Property Management

Tardy repairs earn $2000 fine

Slow action on a leaky roof has earned a property management company and an absentee landlord a fine and a reprimand from the Tenancy Tribunal.

Friday, May 03rd 2019

Dunedin property management company, Lincoln Darling Real Estate, and Matthew Futcher, who lives overseas, were ordered to pay $2020.44 in damages for taking over a year to fix a leaking roof in a rental property.

Shortly after moving into the rental property on 1 January 2017 the tenant, who had two children, found several issues with the house. These included rotting window frames, draughty windows and ceiling panels, and a roof leak.

The tenant advised the property manager of the leak in the roof on 18 January 2017, but it wouldn’t be replaced until February of the following year.

Over that winter water came inside the house from the ceilings in the bedrooms each time that it rained.

The tenant had to use buckets and tarpaulins to collect the water and to protect her children’s belongings from water damage.

The MBIE Tenancy Compliance and Investigations Team were alerted and took the tenant’s case to the Tribunal.

Acting tenancy compliance team manager Peter Hackshaw says the case was not just about the damage to belongings.

“A leaky roof will lead to a damp home, which can result in a number of health issues for those living there. Every New Zealander is entitled to a warm, dry, safe home. TCIT is focused on cases where known harm is occurring.”

The Tribunal found that even though Futcher lives overseas, both he and the property management company were liable on the tenancy agreement and, as such, must both pay the fine.

It described the breaches to the Act as “intentional” as the company and the landlord were made aware of the need for repairs over an extended period of time but simply failed to undertake those repairs within a reasonable time period.

“It’s important that both property management companies and absent landlords fully understand their rights and responsibilities under the Residential Tenancies Act. Those who are not meeting their obligations under the Act can expect to be held to account.”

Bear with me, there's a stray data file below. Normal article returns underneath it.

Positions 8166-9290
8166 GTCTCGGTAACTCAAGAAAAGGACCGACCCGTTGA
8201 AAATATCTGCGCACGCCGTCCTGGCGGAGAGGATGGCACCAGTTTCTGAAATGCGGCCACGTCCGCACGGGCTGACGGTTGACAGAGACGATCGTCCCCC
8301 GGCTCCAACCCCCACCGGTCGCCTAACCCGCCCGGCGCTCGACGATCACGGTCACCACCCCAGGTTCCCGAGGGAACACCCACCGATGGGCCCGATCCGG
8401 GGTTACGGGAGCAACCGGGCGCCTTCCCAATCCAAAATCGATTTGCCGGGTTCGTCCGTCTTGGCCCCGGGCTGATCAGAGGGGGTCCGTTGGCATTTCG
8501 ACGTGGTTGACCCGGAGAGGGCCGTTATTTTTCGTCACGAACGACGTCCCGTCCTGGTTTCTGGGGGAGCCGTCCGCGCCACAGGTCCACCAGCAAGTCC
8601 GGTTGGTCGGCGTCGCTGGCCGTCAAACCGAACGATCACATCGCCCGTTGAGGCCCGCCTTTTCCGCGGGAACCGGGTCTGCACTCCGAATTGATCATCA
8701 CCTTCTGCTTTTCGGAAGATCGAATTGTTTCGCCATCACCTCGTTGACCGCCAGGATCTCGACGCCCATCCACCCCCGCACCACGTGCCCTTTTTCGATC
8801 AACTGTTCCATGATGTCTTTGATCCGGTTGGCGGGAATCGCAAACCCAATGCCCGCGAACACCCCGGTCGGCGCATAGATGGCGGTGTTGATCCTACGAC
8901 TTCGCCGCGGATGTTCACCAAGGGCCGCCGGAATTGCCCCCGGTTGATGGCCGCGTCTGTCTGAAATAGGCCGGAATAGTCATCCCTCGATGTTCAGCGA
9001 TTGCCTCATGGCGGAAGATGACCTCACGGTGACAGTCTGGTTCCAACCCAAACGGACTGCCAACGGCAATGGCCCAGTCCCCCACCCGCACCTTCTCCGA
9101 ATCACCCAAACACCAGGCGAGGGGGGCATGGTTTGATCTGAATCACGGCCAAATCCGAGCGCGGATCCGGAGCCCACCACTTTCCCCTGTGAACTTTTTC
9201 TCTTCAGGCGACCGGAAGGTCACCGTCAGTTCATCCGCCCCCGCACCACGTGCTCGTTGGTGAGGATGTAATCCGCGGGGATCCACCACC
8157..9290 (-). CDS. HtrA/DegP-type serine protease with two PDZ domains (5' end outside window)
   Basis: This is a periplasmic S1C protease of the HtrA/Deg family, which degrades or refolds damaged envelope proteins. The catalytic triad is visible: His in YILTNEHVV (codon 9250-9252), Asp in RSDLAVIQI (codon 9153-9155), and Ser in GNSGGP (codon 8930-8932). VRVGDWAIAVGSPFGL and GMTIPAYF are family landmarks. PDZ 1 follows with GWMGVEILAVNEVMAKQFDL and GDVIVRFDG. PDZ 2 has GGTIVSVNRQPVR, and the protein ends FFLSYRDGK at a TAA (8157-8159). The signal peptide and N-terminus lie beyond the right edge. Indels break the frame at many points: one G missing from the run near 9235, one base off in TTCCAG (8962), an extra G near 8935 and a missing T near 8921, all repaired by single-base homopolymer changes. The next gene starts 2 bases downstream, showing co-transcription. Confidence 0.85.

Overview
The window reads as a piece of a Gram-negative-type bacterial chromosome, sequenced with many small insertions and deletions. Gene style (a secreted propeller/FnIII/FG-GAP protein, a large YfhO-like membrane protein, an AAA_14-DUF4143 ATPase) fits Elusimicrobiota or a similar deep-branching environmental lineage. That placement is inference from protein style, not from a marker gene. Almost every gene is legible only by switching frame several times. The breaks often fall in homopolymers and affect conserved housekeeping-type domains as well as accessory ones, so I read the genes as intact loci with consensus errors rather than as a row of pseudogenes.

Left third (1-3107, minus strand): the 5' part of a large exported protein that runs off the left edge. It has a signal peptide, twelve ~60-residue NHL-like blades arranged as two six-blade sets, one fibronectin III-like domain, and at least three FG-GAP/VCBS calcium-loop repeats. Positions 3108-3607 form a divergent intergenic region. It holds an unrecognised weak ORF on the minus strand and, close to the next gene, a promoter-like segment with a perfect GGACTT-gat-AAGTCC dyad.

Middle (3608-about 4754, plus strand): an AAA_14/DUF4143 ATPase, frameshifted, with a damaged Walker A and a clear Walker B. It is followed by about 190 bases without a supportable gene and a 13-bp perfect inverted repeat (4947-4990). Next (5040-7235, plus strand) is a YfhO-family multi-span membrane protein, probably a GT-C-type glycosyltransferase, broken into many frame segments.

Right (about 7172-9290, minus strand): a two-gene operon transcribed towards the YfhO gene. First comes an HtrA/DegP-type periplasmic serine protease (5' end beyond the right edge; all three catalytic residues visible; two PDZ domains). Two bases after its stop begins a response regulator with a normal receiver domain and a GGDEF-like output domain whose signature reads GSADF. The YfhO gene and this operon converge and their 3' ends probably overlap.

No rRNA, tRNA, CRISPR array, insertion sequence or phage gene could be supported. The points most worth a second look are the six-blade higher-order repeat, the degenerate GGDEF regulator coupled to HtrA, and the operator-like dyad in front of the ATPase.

MBIE’s tenancy compliance team, which was established in July 2016, focuses on significant or ongoing breaches of the RTA which pose a significant risk to vulnerable tenants.

Read more:

Treat rental properties as a business 

Desperately seeking answers 

Comments

No comments yet

Heartland Bank - Online 1.85
The Co-operative Bank - First Home Special 2.09
HSBC Premier 2.19
Kiwibank Special 2.19
TSB Special 2.19
SBS Bank Special 2.19
ANZ Special 2.19
ICBC 2.25
The Co-operative Bank - Owner Occ 2.25
Kainga Ora - First Home Buyer Special 2.25
AIA 2.25
ICBC 2.35
Heartland Bank - Online 2.35
HSBC Premier 2.45
SBS Bank Special 2.49
TSB Special 2.55
BNZ - Classic 2.55
Kiwibank Special 2.55
The Co-operative Bank - Owner Occ 2.59
AIA 2.59
Westpac Special 2.59
ASB Bank 2.59
ICBC 2.99
China Construction Bank Special 2.99
HSBC Premier 3.19
Kainga Ora 3.37
TSB Special 3.39
AIA 3.39
ASB Bank 3.39
Bluestone 3.54
Resimac 3.54
The Co-operative Bank - Owner Occ 3.54
Select Home Loans 3.54
ASB Back My Build 1.79
Heartland Bank - Online 1.95
Resimac 3.39
Kiwibank Special 3.40
Kiwibank - Offset 3.40
Kiwibank 3.40
Select Home Loans 3.49
Bluestone 3.49
ICBC 3.69
The Co-operative Bank - Owner Occ 4.40
The Co-operative Bank - Standard 4.40

More Stories

Details emerge of property investor tax exemptions

Friday, June 11th 2021

Details emerge of property investor tax exemptions

Consultation opens today on how new builds will be exempted from investment property tax changes, in rules to be in place by October 2021.

Market starting to cool

Wednesday, June 09th 2021

Market starting to cool

While the number of residential building consents issued continues to break records there are not enough houses for sale and consequently new rentals coming to the market.

Treasury’s house price claims debunked

Tuesday, June 08th 2021

Treasury’s house price claims debunked

The chances of Treasury’s predictions average house prices will only rise 0.9% in the year to June 2022 being correct have been deflated by independent economist Tony Alexander.

Five ways clean tech can make commercial buildings energy efficient

Monday, June 07th 2021

Five ways clean tech can make commercial buildings energy efficient

As corporate commitments to net-zero carbon targets gain momentum, there is a growing focus on the energy efficiency of buildings – and the technology that can make a difference.